The Latest: Cuba begins commercial exports of local vaccines

HAVANA — Cuba has begun commercial exports of its homegrown COVID-19 vaccines, sending shipments of the three-dose Abdala vaccine to Vietnam and Venezuela.

President Miguel Díaz-Canel announced the arrival in Vietnam on his Twitter feed Sunday. Cuba’s Center of Genetic Immunology and Biotechnology also announced that initial shipments of the Abdala shots were sent to Venezuela over the weekend.

Vietnam’s President Nguyen Xuan Phuc visited Cuba last week and toured the laboratory that produces the vaccine, announcing an agreement to buy at least 5 million doses.

Delcy Rodríguez, Venezuela’s vice president, announced in June that the country had agreed to buy $12 million worth of the Cuban vaccine, though officials have declined to say how many doses were involved.

Another Cuban-developed COVID-19 vaccine is being produced in Iran, which Cuba has asked the World Health Organization to approve in hopes to extend exports of its locally developed vaccines.

Cuban scientists have said the vaccines are more than 90% effective against illness, though — like all vaccines — less so against mere infection.

Cuba plans to fully vaccinate 90% of its population by the end of November — a key step to reopening an economy heavily dependent on tourism.

Cuba’s director of epidemiology, Francisco Durán, said Monday that the country of some 11 million people has registered 860,799 infections with COVID-19 and 7,279 deaths during the pandemic.


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See all of AP’s pandemic coverage at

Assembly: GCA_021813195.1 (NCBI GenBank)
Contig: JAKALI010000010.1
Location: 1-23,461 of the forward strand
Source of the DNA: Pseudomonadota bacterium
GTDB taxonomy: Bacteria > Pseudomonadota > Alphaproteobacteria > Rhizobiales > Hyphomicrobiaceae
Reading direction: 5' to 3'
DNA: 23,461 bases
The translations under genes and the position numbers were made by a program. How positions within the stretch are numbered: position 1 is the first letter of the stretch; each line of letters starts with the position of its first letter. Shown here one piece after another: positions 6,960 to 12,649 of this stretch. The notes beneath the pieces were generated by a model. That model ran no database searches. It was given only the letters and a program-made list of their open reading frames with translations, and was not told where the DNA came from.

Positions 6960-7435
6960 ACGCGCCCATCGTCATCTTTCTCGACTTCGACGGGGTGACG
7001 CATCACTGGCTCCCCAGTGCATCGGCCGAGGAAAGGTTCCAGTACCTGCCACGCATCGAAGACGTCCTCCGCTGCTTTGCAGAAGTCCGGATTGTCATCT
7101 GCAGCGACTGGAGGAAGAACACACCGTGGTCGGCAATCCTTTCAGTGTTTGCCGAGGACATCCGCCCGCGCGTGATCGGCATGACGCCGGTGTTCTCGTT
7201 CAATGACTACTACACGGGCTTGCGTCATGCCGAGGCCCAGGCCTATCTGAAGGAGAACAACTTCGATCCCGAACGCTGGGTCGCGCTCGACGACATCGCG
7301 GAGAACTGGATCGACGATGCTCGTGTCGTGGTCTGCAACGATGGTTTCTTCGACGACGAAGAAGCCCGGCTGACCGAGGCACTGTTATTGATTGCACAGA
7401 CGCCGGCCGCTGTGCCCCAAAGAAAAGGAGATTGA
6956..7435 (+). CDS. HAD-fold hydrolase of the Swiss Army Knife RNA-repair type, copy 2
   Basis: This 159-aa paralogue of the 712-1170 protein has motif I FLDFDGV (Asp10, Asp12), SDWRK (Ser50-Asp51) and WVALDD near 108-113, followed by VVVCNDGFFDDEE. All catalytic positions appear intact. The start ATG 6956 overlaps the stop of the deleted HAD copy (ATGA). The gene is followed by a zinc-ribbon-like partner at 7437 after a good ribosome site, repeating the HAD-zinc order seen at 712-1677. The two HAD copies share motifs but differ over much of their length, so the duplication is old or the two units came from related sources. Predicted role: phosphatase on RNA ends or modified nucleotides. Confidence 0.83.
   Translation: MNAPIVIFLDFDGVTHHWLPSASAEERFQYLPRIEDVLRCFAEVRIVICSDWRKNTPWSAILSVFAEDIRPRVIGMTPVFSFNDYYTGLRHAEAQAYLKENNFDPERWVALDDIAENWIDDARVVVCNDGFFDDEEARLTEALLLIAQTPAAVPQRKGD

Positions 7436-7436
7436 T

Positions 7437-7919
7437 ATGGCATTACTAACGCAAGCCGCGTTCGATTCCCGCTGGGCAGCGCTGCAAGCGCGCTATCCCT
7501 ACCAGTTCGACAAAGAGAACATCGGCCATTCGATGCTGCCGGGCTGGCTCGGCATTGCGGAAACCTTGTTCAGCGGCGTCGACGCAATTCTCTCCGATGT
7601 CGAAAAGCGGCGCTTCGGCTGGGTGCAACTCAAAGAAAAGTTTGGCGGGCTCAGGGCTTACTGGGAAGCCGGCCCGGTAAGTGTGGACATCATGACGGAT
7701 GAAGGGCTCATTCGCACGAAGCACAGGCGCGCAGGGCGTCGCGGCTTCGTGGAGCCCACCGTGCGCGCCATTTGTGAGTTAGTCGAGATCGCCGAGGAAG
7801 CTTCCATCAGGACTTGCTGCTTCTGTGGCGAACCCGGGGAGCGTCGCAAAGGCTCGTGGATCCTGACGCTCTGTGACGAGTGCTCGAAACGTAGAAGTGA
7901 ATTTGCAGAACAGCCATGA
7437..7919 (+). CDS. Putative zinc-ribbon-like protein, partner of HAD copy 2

SAN JUAN, Puerto Rico — A pharmacy owner in Puerto Rico has pleaded guilty to illegally vaccinating two dozen children against COVID-19 with shots that had not been approved as safe for that age group, federal authorities said Monday.

The U.S. Attorney’s Office said Liz Ann Banchs fully inoculated minors between the ages of 7 and 11 with the Pfizer vaccine from late May until late June.

The vaccine is currently approved for those 12 years and older, though Pfizer announced last week that a version of its vaccine, with much-reduced doses, is safe and works for children ages 5 to 11 and that it will soon seek U.S. authorization for that age group.

Authorities said the illegal vaccination occurred at Farmacia Gabriela, Inc. in the southern mountain town of Juana Diaz. They said Banchs faces up to five years in prison and up to a $250,000 fine.


BUENOS AIRES — Argentina’s government opened some of its border to tourists from Chile and Brazil on Monday for a four-day test run as cases of COVID-19 have declined.